BROWN, GLENN A., Law/Crandall, Inc., Los Angeles, CA
ABSTRACT: Landfills, Engineering Geology, and Society: A Historical Perspective
The disposal of the waste generated by society has been a problem for centuries. It has only been within the last 80 yr that scientific and engineering endeavors have been used to help remedy the problem. The indiscriminate disposal of refuse on land (in "dumps") has historically led to public health problems. The sanitary landfill is the engineered solution to the dump problem. This methods has been popular since the mid-1950s. The siting, design, permitting, and construction of landfills have been regulatory driven since that time. The protection of water quality has been the motivating force.
The needs of society have been translated into acts, rules, and regulations. These criteria have created a niche for engineering geology in landfilling. In California, the California Division of Water Resources began writing "dump site" reports in 1951 by reviewing prior geologic and hydrologic information coupled with field observations (but without subsurface exploratory work). From this simple beginning, a sophisticated approach to the permitting of new landfills and retrofitting of existing landfills has been developed. Siting, design, permitting, and construction criteria were presented in the California Administrative Code (Title 23 Waters, Chapter 3 Subchapter 15, Discharge of Waste to Land) in early 1972. Grading operations related to landfill operations using engineering geol gists and geotechnical engineers have been excluded by Chapter 70 Section 7003 of the Uniform Building Code. Today, the engineering geologist is involved in a wide range of landfill activities including initial siting studies, drilling of monitoring wells, the search for liner materials, the performing of pumping tests, and the periodic reporting of monitoring results.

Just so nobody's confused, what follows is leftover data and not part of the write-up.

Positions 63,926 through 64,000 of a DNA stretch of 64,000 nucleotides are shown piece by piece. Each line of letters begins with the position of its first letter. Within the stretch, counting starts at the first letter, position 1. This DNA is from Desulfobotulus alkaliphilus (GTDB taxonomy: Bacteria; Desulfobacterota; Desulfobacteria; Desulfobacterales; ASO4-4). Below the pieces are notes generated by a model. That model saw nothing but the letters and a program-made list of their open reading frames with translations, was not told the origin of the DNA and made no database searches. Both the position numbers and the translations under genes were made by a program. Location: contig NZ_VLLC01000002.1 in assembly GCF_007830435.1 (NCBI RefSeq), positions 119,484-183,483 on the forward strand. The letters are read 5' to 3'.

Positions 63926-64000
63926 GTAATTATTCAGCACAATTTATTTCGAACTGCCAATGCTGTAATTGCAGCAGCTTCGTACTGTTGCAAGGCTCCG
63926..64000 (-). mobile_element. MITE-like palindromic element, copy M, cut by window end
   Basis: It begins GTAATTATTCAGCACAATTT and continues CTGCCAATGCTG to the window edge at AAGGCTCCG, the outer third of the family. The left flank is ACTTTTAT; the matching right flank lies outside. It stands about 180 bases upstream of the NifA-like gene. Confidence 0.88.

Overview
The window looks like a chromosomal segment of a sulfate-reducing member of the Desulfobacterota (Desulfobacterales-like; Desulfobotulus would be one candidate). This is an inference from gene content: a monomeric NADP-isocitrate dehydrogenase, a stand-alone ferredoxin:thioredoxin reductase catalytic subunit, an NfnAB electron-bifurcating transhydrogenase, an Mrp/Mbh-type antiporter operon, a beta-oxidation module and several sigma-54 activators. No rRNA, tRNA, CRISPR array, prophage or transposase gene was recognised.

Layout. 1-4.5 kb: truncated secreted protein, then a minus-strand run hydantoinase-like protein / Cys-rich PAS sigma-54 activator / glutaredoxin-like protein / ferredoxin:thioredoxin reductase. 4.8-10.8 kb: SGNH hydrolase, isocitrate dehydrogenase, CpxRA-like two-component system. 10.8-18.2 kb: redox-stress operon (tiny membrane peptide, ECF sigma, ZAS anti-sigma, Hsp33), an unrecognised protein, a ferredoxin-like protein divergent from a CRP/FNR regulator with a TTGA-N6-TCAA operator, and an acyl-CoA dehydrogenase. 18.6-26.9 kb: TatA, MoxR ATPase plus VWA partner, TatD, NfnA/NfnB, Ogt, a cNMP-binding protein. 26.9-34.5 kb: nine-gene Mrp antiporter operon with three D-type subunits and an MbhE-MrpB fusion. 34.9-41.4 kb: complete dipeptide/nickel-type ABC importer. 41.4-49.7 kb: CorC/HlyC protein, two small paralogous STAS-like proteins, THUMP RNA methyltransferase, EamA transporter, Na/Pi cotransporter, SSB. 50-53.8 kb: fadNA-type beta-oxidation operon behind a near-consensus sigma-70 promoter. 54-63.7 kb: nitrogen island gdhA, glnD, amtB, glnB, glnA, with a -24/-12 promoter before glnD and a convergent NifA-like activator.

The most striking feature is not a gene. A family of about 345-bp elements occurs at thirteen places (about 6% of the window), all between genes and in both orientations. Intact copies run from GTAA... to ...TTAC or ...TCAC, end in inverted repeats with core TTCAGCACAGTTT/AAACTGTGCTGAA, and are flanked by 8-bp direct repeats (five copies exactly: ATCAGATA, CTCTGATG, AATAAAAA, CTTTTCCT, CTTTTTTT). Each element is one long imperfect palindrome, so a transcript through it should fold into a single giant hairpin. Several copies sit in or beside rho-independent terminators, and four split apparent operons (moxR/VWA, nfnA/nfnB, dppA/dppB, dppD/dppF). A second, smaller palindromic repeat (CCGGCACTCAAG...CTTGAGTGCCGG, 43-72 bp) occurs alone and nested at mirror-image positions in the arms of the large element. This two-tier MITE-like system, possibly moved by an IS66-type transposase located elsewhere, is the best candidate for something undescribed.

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Discovery Article #90992©1993 AAPG Pacific Section Meeting, Long Beach,
California, May 5-7, 1993.